North East crisis: Nigeria has lost over $100bn – UNICEF



Uba Group

The United Nations Children’s Fund says Nigeria has lost over $100 billion to conflict in the North East region of the country.

The international agency said the country lost the money between 2008 and 2021.

According to the report released by the child rights agency, “The direct effects of conflict, in terms of death and injury, loss of livelihoods, displacement, and damage to infrastructure, are transformed into long-term economic impacts.

“This is because these impacts reduce the rate of economic growth for the country affected by conflict relative to what it might have been, had conflict not occurred.”

The latest report which is a product of a research study carried out by the UN agency to assess the impact of the decade long conflict, provides insight to the economic implications on the lives of the citizens among others.

“This study provides a quantitative estimate of the economic cost that arises from violence and grave violations. The study found that, for the duration of the conflict, cumulative losses (i.e., the losses that build up each year that the economy is damaged) were around US$100 billion. The monetary measures are an indicator of the lost development opportunities suffered as a result of the conflict,” the report said.

The report hinted that the impact of conflicts goes beyond the shores of Nigeria.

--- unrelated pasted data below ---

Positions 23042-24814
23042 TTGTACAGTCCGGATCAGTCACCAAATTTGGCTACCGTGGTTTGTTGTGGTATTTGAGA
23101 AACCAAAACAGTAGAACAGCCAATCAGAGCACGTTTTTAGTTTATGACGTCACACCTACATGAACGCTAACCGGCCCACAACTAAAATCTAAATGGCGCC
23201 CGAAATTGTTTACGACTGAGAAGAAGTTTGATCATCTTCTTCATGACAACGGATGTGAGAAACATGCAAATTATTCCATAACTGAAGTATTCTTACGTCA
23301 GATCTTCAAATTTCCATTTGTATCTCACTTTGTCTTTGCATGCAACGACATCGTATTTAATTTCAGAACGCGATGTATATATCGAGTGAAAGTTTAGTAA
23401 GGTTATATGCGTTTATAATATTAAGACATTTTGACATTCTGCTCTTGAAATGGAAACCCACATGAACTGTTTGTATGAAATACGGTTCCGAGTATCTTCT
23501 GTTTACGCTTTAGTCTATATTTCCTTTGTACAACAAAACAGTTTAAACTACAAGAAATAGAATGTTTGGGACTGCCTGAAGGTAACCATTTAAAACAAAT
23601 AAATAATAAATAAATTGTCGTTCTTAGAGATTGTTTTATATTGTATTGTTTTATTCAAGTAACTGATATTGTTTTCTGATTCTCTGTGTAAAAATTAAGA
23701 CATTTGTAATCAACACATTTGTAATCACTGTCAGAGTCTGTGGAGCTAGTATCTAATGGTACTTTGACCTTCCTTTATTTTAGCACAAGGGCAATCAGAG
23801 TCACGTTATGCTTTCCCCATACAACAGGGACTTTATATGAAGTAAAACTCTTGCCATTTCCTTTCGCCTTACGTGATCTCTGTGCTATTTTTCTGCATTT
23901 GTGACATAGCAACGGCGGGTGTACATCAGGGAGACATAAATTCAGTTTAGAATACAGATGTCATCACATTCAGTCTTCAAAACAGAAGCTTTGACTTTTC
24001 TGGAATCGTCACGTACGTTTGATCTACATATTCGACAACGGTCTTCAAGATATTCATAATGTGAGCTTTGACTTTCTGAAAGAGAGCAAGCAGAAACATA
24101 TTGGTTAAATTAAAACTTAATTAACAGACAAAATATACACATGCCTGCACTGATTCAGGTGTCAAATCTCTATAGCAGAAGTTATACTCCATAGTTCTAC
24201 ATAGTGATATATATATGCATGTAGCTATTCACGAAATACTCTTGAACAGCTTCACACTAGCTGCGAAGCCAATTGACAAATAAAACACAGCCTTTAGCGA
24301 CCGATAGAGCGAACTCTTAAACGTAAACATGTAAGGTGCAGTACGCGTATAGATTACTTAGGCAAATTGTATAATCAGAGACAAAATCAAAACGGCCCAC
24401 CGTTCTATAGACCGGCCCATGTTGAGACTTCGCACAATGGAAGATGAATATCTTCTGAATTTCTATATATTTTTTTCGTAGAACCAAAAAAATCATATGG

“The impacts of conflict are not confined to the regions that experience these most acutely. Nigeria as a whole is worse off as a result of the conflict.

“Given Nigeria’s economic size relative to the rest of the region, slower growth in the country may have broader regional spillover effects. That is, regional growth is likely to be lower than in a counterfactual case in which Nigeria was free of conflict,” the report added.

While commenting on the development, UNICEF’s Representative in Nigeria Cristian Munduate, said even if the conflict’s effect reduces in the coming years, its impacts on the economy would still be “profound”.

“Even if we anticipate a reduction in conflict effects over the next ten years, the Nigerian economy still faces profound cumulative losses.

“The ‘scarring’ effect of this drawn-out conflict may inhibit the economy from achieving its full potential, putting the nation’s future prosperity in jeopardy,” she said.